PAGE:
The criticism about the GART going out of the way to connect existing paths is well taken and very legitimate. I noticed that myself. Google down closer and you will find local roads for short cuts. Where the path goes too far from the intended direction, it looks like you can cut off maybe 200 miles or more off the total route. I know I would not want to go way far north and way far south just to connect with some piddly paths-in-the-making. In those areas I would keep going west on available roadways, of which there are many. Still though, using shortcuts, you will get some 1500 miles completely off road. That is safer, cleaner and quieter than any existing transcontinental bicycle route.

Offline TCS

Re: Great American rail trail
« Reply #11 on: July 31, 2020, 05:15:43 pm »
No one route can be all things to all cycletourists.

I know from having offered routes to cycletourists that some are predominately destination-oriented.  Any deviation from the bee-line is accepted only begrudgingly.  Others are experience-oriented, and will gladly meander for scenery, history, attractions, events, pleasantness & peacefulness and the like.

There's no right answer: "Whichever you please, my little dears, you pays your money and takes your choice."


(IMO Adventure Cycling's routes lean towards the personal experience of the tour.)
"My name is Pither.  I am at present on a cycling tour of the North Cornwall area taking in Bude and..."

Offline Westinghouse

Re: Great American rail trail
« Reply #12 on: July 31, 2020, 09:00:25 pm »
I read about cycling on the so-called east coast greenway. If ever a cycling route existed mostly in the imagination, the ECG is it, so far, anyway. I read comments on CGOAB. One cyclist said he could not believe the ECG people had done research research on the prescribed route which he described as narrow, with no side lane, dangerous, with loads of traffic, noisy and polluted.

ACA have mapped their own Atlantic coast route. I looked closely at the map. It too goes far out of the bee-line in most all areas It is necessary to do that in some areas to avoid  thick frantic traffic. I have done the Atlantic coast four times, but the full length once.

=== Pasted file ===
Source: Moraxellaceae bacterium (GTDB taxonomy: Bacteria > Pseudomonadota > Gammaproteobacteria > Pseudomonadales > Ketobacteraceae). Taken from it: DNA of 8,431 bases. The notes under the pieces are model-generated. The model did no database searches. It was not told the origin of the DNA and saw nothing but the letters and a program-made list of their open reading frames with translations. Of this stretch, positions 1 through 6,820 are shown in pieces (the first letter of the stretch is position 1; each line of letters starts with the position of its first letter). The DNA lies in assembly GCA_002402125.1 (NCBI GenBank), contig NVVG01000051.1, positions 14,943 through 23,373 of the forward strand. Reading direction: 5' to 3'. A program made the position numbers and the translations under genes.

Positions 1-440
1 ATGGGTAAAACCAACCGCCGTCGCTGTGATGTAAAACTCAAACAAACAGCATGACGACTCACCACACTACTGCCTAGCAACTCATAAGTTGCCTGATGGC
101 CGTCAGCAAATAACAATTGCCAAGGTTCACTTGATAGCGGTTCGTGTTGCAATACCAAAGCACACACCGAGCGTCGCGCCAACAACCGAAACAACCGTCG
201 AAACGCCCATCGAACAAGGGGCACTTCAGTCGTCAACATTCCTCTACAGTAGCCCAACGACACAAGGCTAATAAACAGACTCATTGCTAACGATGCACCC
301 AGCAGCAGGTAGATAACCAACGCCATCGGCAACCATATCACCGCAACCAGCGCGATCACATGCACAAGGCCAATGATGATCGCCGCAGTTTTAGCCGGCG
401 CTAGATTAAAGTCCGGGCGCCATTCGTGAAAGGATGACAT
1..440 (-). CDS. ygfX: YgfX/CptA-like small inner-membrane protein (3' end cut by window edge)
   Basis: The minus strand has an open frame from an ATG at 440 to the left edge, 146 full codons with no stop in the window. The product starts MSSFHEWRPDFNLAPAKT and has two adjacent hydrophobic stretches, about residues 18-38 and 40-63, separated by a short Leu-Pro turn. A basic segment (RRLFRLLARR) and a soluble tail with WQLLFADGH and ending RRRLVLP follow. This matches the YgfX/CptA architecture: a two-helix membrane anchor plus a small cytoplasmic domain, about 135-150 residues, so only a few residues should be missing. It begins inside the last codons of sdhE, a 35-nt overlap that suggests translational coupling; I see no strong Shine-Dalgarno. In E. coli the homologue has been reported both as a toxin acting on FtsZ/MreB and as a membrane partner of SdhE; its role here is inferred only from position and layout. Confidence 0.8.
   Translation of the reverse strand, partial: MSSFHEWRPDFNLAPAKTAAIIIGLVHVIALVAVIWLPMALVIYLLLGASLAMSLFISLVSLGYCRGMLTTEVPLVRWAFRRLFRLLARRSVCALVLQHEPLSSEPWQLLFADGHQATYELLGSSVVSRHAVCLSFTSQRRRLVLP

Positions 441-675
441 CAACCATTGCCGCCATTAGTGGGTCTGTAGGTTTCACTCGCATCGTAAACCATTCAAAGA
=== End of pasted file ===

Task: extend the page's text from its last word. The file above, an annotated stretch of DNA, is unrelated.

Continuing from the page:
One piece of advice for anyone cycling the ACBR in Florida.The barrier islands may be your best route as mapped, but not always. Let's say you are getting strong winds from the east or the west, side winds that is. Out there on the islands you are wide open to getting blasted. That is because there are not forests and structures to block the wind. Sure there are some, but now much. If you go west and use Federal Highway US 1, you will be much better protected from the wind. If it is from the east, ride the east side of 1. If the wind is from the west, sidewalks on the west side of 1 will keep you near buildings and trees that can significantly reduce the volume of wind hindering your forward progress. If the wind gets to 25 mph, I just say to hell with it, find a Starbucks, and chill with an ice coffee and internet.

Offline staehpj1

Re: Great American rail trail
« Reply #13 on: August 01, 2020, 07:01:11 am »
I read about cycling on the so-called east coast greenway. If ever a cycling route existed mostly in the imagination, the ECG is it, so far, anyway. I read comments on CGOAB. One cyclist said he could not believe the ECG people had done research research on the prescribed route which he described as narrow, with no side lane, dangerous, with loads of traffic, noisy and polluted.
I think that one thing that makes matters even worse is that the notion of these routes is especially appealing to folks who are not at all suited to dealing with them.  They read or hear about these routes and think it will be like their local MUP which I guess is sort of the goal at least in a way.

Personally I am not a big fan of the concept.  For the East coast it would make a little more sense if it could be managed logistically, but for coast to coast just riding roads seems like a better way to go.  I don't begrudge others doing as they please, but I never get why folks go way out of their way on a coast to coast trip to ride some section of bike trail or rail trail.

Offline canalligators

Re: Great American rail trail
« Reply #14 on: August 02, 2020, 05:53:04 pm »
Some trails are worth going out of your way to ride, but most are unexceptional.  For many, the only advantages are getting away from motor vehicles, and it being easier to find a place to relieve yourself.  For example, I'd go out of my way to ride the Elroy-Sparta because it's a nice trail and the tunnels are cool.  Or most of the GAP/C&O for the views and historic sites.

I see remarkably few journals on the ECG.  I suspect that people discount it once they look into it.  Personally, I'd like a route that stayed closer to the ocean and bays, and have charted out one that made extensive use of ferries.